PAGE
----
This invention relates to the hydrogenation of cellulose and more particularly but not exclusively the hydrogenation of waste containing cellulosic substances.

Municipal waste or refuse almost always contains cellulosic materials such as paper, vegetable matter, cellulosic textile materials. The proportion of such cellulosic materials in the waste is, of course, variable but nevertheless after screening of the waste to remove large pieces of waste it may contain up to 70% cellulosic material. This cellulosic material is an important commodity which at present is frequently unused.

Various attempts have been made to utilise refuse as a fuel. One such proposal is disclosed in U.S. Pat. No. 4,145,188 which describes a process in which bottoms from petroleum refining are mixed with refuse and heated in an open vessel. It is suggested in the aforesaid U.S. patent specification that process is a liquefactum process which yields a product having a homogeneous composition and having a flowable heavy oil or pitch-like consistency at 25 C. Attempts have been made to carry out this process but they have not resulted in any liquefactum. Instead a solid char-like product is formed. Because the process is carried out in an open vessel gases such as steam, carbon monoxide and hydrogen which may be produced during the reactum are allowed to escape and whatever benefit may be derived from those gases is lost. Finally, and perhaps the most significant problem, the product produced by the process of U.S. Pat. No. 4,145,188 has a relatively high oxygen content which means that the calorific value is correspondingly low.

It is well know that cellulose can be hydrogenated at elevated temperature and pressure in the presence of a metal catalyst in an oil solvent to form a mixture of gaseous, liquid and solid products. It is also known that certain hydrogen donor substances such as tetralin can be used to extract soluble components from coal and to facilitate hydrogenation of the soluble components.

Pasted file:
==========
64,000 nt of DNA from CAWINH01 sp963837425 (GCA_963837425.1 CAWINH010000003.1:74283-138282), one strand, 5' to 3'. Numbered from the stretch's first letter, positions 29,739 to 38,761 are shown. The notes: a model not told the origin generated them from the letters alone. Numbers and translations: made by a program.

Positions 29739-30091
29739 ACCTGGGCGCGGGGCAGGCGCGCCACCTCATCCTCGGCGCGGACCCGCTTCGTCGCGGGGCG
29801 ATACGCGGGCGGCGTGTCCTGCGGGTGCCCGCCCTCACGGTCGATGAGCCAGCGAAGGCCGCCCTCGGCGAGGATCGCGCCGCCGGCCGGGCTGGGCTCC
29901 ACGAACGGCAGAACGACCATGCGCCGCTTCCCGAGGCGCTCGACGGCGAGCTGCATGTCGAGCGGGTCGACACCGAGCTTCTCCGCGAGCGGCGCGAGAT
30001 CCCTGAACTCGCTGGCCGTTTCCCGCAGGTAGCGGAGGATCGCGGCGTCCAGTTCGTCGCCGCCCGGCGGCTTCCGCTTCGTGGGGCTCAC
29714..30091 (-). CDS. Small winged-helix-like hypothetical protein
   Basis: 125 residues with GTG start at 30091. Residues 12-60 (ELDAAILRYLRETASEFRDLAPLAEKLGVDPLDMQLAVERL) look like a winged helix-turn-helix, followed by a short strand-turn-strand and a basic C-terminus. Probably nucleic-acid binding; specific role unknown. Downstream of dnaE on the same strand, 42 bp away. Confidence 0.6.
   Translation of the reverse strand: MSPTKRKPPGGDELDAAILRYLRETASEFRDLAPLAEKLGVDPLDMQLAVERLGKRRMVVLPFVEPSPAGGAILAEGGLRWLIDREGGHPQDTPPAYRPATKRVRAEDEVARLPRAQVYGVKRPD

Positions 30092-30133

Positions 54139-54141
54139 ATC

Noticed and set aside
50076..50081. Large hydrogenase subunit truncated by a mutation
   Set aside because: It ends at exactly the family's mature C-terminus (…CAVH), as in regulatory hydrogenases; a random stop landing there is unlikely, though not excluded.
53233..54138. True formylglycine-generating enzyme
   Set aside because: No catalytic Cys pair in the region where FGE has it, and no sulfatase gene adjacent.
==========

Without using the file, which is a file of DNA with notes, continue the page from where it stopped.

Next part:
It has now been discovered that cellulose can be hydrogenated in the presence of a hydrogen donor substance such as tetralin even though cellulose is not soluble in tetralin to yield a product having a low oxygen content and high calorific value.

According to the invention there is provided a process for the production of hydrocarbons from cellulosic material comprising the steps of forming a suspension of cellulosic material in a liquid polycyclic hydrogen donor substance, said liquid polycyclic hydrogen donor substance being a non-solvent for the cellulosic material, subjecting the suspension to increased pressure and elevated temperature to bring about hydrogenation of the cellulosic material and produce a mixture of gaseous, liquid and solid hydrocarbons having an oxygen content below 10% by weight, separating the mixture of hydrocarbon and recovering the liquid polycyclic hydrogen donor substance from the liquid phase.